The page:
If you have to use your mobile phone for speaking notes here are four things you should do

When you give a presentation, do you rely on your memory, or written prompts to keep you on track? In Why you should re-consider using your smart phone for speaking notes I explain why I don’t recommend you use a mobile phone to store your speaking prompts.

If, however, you absolutely must use your smart phone for notes, here are four things you should do:

1. Make sure your mobile phone is turned off, and in airplane mode.

It should be obvious why you’d silence your device on stage. But is airplane mode necessary? Answer: Absolutely. The nano-second of distraction when a notification appears on your screen is enough to lose your audience.

2. Don’t hold your phone in your hand when you walk on stage.

Nothing shouts social media addiction like a phone you can’t put down. The moment you walk in front of your audience, you want to give the impression you are ready for them. Keep your phone in your pocket until you need it* or, carry it with other props, such as a book or folder, so it looks like official speaking apparatus.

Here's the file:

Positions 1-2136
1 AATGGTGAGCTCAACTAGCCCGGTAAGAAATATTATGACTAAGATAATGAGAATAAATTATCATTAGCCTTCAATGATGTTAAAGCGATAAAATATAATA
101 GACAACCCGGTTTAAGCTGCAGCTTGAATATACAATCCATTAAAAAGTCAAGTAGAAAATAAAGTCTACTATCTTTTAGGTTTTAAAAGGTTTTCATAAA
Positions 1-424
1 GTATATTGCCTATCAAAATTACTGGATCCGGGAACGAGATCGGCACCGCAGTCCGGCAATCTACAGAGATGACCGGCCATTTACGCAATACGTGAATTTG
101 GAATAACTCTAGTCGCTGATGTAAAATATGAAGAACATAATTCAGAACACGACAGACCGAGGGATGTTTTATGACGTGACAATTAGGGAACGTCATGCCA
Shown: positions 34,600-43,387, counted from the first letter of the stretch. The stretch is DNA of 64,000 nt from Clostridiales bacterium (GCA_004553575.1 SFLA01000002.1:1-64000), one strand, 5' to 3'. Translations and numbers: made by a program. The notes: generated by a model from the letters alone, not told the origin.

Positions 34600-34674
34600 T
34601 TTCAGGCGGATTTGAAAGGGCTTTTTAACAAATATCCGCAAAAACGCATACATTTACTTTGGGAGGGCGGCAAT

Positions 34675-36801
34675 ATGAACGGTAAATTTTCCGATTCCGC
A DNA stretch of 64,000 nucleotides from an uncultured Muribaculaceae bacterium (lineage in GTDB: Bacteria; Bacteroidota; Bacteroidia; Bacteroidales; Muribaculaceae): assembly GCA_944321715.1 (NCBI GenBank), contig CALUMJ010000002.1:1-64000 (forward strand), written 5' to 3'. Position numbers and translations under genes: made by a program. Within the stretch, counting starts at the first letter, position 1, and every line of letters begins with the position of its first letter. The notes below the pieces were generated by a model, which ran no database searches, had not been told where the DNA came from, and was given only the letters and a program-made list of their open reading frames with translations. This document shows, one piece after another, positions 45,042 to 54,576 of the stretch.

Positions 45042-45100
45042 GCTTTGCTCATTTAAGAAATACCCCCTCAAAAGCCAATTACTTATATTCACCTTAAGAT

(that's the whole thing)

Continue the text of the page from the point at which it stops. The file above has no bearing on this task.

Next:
3. Tell your audience you’ll be using your phone for notes.

Help the crowd see your mobile phone as a boring, basic note keeping device, rather than the multi-media attention-grabber it is for most of us – simply by explaining what you will use it for. I occasionally use my phone as a clock when I deliver training; my go-to explanation: “I’m just using this to keep time”.

4. After referring to your phone, look up and take in the whole room.

In Why you should re-consider using your smart phone for speaking notes I explain that your gaze narrows when you look at your phone. This has a detrimental effect on your ability to engage the audience. If you do just one thing after reading this article, I would love it to be that after every glance at speaking notes on your phone, you look up, breathe in, and see your whole audience – before you start to speak.

*Hint: Aim to be note-free for your introduction. At minimum, you should be able to say your first line without a prompt.

Rachael West is a strategic speaker coach, facilitator and social entrepreneur. She loves helping engineers, scientists and people with something important to tell the world, craft a meaningful, engaging presentation they can use again and again to help their field grow. For information on coaching or workshops email rachael@rachaelwest.com.au.

Published by rachaelwest

Strategic Speaker Coach | Founder | Engineer

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